Sunday, January 25, 2009

The future of art

I had a conversation with a friend yesterday, an accomplished potter and woodworker who has combined his two skills and aesthetic vision into beautifully crafted sculpture. He says that there is a serious decline in sales in the world of the arts. Sales at craft shows are down. Sales in galleries are down. Some small galleries are going out of business. When a gallery goes down the artists they represent are hurt. Their incomes plummet. In a small town like Eureka Springs where we have more artists than other professionals, the loss of income effects many other small businesses as well.

My friend is turning his attention to making smaller things that can be sold at a lower price.

We think of the artist's work as being the making of the objects they sell. And yet the objects are mere symbols of creative process. The artist, when he (or she) is truly engaged in art, and not just the unconscious replication of earlier work, is performing a role in society that lifts it to new levels of consciousness, deepens our understanding of material and design, and brings other elements of societal concern into clearer focus. I could go a bit deeper in this with examples, but know that you will come up with your own.

There is another possibility, beyond cheapening works and lowering the price of objects to boost sales through lean times. It is the process of teaching others to create. It is the greater work, and is filled with opportunity for personal creative exploration. It is challenging, but offers great rewards.

I have heard very little more said of Obama's "Artist Corp", and I have hopes it will not be forgotten. The best bailout for the arts will come when more and more artists and musicians are empowered to take their rightful places in schools across this land to share their creative energies with our children, and when art and craft schools like Penland, Arrowmont, and ESSA are better empowered to serve those adults hoping to rediscover the creative capacity of their own hands.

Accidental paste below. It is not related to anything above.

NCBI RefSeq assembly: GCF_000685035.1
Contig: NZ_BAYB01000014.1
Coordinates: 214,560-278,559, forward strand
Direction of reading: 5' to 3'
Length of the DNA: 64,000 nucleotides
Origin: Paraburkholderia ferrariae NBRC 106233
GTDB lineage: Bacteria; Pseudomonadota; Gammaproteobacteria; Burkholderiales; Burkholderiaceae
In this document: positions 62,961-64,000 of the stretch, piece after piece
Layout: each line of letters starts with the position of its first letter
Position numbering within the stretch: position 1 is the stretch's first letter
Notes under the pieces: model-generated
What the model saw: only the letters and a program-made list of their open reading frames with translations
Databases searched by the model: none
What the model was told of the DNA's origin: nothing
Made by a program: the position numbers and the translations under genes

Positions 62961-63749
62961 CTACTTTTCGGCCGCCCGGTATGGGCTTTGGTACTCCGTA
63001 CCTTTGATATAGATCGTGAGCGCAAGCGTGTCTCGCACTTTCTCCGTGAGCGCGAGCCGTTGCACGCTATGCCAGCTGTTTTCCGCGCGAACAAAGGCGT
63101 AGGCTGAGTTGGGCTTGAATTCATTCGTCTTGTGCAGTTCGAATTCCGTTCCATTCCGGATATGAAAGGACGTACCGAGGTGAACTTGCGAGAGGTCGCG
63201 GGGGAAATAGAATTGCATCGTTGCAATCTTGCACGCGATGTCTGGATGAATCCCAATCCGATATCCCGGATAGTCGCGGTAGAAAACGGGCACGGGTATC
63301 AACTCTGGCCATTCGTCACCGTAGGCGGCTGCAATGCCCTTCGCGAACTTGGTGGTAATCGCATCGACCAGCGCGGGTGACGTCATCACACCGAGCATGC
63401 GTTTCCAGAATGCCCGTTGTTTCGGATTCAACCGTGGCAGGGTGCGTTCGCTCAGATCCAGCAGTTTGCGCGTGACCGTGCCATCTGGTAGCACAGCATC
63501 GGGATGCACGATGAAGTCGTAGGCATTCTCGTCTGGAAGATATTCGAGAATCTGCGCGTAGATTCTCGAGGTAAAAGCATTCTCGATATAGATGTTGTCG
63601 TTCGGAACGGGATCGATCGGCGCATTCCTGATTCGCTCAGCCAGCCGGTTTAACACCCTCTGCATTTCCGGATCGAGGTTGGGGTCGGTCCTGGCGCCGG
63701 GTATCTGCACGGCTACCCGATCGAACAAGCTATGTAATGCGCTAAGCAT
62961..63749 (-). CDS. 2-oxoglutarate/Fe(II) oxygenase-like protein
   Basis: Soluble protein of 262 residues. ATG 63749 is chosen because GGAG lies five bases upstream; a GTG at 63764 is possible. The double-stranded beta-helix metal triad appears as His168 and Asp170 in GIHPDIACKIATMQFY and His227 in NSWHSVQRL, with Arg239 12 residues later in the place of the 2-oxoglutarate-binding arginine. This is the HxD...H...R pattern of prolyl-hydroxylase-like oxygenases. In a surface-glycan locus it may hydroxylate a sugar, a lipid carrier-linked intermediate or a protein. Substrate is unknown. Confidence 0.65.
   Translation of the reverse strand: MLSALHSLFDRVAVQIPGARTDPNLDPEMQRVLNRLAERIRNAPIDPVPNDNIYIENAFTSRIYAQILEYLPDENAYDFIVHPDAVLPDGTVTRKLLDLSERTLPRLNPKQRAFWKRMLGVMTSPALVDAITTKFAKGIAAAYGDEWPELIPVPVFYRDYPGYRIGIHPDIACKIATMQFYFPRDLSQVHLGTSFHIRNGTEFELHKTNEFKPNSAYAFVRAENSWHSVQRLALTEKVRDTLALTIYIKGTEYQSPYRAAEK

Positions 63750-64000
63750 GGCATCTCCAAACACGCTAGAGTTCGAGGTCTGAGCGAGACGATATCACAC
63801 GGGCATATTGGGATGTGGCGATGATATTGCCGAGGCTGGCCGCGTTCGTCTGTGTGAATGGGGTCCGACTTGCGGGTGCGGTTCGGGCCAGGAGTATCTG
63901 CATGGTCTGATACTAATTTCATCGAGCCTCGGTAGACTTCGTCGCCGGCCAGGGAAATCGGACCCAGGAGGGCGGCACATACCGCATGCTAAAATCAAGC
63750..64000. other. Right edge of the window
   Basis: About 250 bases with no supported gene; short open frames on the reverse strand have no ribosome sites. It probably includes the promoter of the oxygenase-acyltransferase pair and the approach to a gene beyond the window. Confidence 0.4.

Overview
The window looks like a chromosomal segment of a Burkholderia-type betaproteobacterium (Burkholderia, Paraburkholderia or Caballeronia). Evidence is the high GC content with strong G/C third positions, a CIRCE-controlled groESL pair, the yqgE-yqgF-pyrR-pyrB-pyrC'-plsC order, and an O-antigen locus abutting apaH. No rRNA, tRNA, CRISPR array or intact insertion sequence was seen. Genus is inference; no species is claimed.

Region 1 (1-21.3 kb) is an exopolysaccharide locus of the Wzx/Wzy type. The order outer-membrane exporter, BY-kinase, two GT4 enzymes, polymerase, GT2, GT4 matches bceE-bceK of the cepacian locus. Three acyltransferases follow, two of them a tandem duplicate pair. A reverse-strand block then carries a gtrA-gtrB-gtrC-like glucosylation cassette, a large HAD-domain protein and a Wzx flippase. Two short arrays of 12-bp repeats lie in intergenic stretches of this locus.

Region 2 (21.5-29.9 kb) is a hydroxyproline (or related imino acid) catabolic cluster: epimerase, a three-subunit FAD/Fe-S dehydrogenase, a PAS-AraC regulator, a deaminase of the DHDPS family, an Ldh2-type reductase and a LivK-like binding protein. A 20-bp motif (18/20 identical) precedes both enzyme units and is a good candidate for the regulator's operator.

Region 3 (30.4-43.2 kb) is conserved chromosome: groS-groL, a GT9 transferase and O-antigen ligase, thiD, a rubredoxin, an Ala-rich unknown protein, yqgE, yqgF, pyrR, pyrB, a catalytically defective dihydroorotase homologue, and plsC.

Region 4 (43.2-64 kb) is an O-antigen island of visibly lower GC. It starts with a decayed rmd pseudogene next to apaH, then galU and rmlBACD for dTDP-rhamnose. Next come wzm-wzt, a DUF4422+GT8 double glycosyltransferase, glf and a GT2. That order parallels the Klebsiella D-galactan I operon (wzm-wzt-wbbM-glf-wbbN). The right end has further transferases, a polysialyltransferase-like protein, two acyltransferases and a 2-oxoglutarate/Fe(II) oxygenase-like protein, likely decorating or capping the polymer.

I had a very good friend, Louis Freund, who was an artist, painting murals in post offices for the WPA during the "great depression." The work he did then shaped his life as an arts educator. He and his wife Elsie left an important legacy here in my town, through their ceaseless advocacy of historic preservation and the arts.

We are facing challenging times. And we are ready for a rebirth of arts education in America. The thing that few seem to know in schools today and that we have the responsibility to tell is that arts and crafts and other work of the hands including music have the potential to lift the whole of American education to a new level. As is often said, the Chinese symbol for crisis and opportunity are the same, and renewal of education in America is the silver lining to the dark clouds on the economic horizon. But we all need to work hard to make this story come true.

No comments:

Post a Comment